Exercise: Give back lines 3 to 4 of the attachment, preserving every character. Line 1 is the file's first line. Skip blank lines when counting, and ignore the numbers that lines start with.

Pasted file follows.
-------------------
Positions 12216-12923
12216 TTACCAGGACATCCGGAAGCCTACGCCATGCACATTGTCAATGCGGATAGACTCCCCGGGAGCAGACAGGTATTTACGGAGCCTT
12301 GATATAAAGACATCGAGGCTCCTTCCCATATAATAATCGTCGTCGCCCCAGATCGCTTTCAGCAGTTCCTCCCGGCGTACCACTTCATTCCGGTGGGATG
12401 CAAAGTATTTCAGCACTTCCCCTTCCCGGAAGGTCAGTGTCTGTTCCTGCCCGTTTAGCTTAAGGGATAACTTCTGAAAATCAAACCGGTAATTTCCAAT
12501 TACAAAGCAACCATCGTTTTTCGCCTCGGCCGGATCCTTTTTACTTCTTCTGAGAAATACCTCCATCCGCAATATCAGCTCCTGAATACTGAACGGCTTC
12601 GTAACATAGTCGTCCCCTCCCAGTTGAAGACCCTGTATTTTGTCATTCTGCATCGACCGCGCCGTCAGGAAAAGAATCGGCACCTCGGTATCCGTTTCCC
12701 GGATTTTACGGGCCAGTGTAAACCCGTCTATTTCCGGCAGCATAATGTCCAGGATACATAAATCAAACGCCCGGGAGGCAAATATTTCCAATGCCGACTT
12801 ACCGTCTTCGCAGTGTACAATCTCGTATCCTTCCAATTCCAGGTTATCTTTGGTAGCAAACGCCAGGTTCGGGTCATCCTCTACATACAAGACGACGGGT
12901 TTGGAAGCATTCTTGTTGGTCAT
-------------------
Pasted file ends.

12301 GATATAAAGACATCGAGGCTCCTTCCCATATAATAATCGTCGTCGCCCCAGATCGCTTTCAGCAGTTCCTCCCGGCGTACCACTTCATTCCGGTGGGATG
12401 CAAAGTATTTCAGCACTTCCCCTTCCCGGAAGGTCAGTGTCTGTTCCTGCCCGTTTAGCTTAAGGGATAACTTCTGAAAATCAAACCGGTAATTTCCAAT